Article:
Taking a cab in country where you don’t speak the local language can be, at first, both a frightening and frustrating experience. This is usually because of a combination of factors such as (a) difficult communication, (b) different type of taxis, and (c) not familiar streets.
Here’s an overview — the ins and outs, if you will — of the taxi system in Seoul, South Korea to help you move around town when you visit dynamic Seoul.
First before we get started, let’s imagine a hypothetical scenario where you’re trying to catch a cab in Seoul, and you (just about now) want to ask someone how to grab a “taxi.”
This sounds quite simple and straight forward, but the way people (Koreans) pronounced taxi is not “Tax+E” (as in Taxation +Easy), so people may not understand your pronunciation of taxi at first.
If this is the case, the reason is because “Taxi” in Korean is pronounced as “Tech+She” or better yet “Teck+She” (as in “heck” – but with a “T” rather than “H”; and then “She”). Thus, try saying “Teck-She” and people will understand you better. To explain a bit further, and in Korean, “Taxi” is translated into, spelt and read as, “택시” which is “Teck-She” – so, more people are familiar with the tone (sounds) of Teck-She as opposed to Tax-E.
♦ Value-Added Insight ♦
From a fare perspective, Seoul has mainly 2 different types of cabs (taxis). One is the “Deluxe Taxi” and the other is a non-Deluxe (or “Regular”) Taxi.
The fare of a “Deluxe Taxi” is much more expensive than a “Regular” Taxi. For instance, and currently during July 2014, the beginning fare for a “Deluxe” taxi is 5,000 KRW (about $5.00 USD) for the first 3 km (kilometer) where as for a “Regular” taxi the beginning fare is 3,000 KRW (about $3.00 USD) for the first 2 km (kilometers).
The meter on the cab, thereafter, runs (goes up) on a combination of distance and time. The meter for the “Deluxe Taxi” goes up by an increment of 200 KRW (20 cents) whereas the “Regular Taxi” meter will go up by 100 KRW (10 cents).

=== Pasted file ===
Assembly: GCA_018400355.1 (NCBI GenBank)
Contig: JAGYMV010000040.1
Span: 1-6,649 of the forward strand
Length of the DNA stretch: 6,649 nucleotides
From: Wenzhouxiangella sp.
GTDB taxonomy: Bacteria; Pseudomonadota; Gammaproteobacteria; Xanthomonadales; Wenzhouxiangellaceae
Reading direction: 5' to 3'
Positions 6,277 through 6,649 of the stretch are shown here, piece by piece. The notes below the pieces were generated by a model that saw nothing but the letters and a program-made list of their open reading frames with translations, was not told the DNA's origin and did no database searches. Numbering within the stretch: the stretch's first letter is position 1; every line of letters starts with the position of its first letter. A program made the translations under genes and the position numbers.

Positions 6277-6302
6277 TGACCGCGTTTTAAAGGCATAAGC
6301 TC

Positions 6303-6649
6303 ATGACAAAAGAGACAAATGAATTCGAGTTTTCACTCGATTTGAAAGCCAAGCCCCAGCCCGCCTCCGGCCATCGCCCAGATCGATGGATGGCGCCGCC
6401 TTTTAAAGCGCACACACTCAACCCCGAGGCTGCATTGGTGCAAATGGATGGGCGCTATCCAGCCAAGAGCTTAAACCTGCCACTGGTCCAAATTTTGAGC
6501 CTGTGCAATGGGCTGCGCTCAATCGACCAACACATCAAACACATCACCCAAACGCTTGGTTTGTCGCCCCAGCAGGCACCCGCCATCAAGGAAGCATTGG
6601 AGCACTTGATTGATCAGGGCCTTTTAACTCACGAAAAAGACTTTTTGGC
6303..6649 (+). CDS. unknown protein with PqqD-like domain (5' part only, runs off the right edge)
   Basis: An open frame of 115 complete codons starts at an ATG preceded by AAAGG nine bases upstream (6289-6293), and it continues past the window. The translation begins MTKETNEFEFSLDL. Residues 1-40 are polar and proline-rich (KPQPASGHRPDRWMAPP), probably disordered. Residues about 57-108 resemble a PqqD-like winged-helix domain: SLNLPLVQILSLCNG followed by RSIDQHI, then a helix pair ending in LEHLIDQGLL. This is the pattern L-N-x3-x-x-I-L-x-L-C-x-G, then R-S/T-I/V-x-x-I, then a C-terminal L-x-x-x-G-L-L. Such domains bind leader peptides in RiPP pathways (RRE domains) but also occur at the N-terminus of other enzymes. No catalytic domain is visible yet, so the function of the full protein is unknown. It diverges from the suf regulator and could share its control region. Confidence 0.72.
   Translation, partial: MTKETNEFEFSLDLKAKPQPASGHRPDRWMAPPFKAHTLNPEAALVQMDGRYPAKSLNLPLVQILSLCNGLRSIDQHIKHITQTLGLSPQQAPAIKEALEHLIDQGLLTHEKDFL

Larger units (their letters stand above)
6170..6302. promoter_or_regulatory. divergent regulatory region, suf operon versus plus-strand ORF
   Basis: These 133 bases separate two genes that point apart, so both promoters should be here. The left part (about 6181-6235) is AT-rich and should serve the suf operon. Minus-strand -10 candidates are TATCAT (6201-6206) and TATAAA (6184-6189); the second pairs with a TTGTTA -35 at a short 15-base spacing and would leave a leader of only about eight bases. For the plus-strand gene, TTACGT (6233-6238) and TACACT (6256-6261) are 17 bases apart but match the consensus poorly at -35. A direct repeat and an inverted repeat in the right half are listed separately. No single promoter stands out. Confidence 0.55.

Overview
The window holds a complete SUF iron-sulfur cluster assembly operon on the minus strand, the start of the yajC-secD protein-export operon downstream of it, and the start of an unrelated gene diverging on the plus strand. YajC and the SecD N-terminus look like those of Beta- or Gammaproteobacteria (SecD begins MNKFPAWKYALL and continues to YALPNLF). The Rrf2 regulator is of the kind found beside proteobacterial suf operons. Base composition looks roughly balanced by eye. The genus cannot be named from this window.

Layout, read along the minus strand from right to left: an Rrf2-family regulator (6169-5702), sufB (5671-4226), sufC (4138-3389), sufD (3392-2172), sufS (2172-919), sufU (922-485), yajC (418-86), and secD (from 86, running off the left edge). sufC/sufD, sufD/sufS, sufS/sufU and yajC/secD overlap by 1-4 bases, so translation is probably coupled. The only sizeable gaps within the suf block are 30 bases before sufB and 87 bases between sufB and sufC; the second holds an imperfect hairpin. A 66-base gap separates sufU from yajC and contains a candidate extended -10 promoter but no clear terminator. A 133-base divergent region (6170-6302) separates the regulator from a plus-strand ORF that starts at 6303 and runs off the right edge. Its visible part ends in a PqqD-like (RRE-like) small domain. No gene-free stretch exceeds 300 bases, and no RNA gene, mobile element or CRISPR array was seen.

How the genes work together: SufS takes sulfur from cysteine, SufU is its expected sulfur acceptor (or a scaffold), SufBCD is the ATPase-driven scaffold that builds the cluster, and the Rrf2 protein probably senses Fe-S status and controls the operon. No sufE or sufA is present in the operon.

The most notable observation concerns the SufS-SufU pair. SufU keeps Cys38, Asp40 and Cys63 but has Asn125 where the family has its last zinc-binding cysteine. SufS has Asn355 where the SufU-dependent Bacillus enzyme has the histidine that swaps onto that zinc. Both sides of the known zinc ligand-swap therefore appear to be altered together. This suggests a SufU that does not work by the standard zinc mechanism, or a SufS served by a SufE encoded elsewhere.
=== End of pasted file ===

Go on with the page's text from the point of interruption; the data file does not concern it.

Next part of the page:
A Late night surcharge (20%) is automatically added, if you ride between midnight and 4:00 am. If you ride outside of Seoul (out-of-town) during late-night hours, another 20% is added. Thus, there is a 40% surcharge.
As seen above, and because all Deluxe Taxis are of color “black” – these cabs are sometimes referred to as “black cabs” if you begin to use street talk.
The “non-Black” cabs — either silver or orange — in Seoul are the “Regular” cabs; and there a two fundamentally different types of “Regular” cabs, which is important to remember because of same-price, but quality differences.
Specifically, (1) one-type is privately owned and operated by an “Individual Owner” and these cabs are called “Individually Owned” Taxis; and (2) second-type of a “Regular” class cab is the “Company Operated” Taxis.
The “Company Operated” cabs in Seoul take on the color “orange” but there are still a good number of old “silver” and/or “white” cabs on the road which are also “Company Operated” which are planned to be phased out – these cabs have a “Blue” crown (night-light-box) on top of the roof of the car.
Although the fare is exactly the same, the level of service your get from an “Individually Owned” cab is at least 2-3 times better than if you would ride a “Company Operated” taxi because of the following reasons.
Ownership: The driver for an “Individually Owned” taxi is actually driving his own vehicle, whereas behind the handle of a “Company Operated” taxi is an employee who is driving a car provided to him (her) by the cab company. Ownership of the cab makes a big difference in the “service” mind-set of the driver. If we look at the “Individually (or Driver) owned” taxi, the driver has already invested in purchasing the cab, and typically considers driving his (her) life-time vocation. Thus, these people are more professional. On the other hand, and if we look at the drivers who are working for a “Company Operated” taxi company; their primary interest is to get a paycheck at the end of the day. In other words, they are not so much concerned about the provision of good quality service.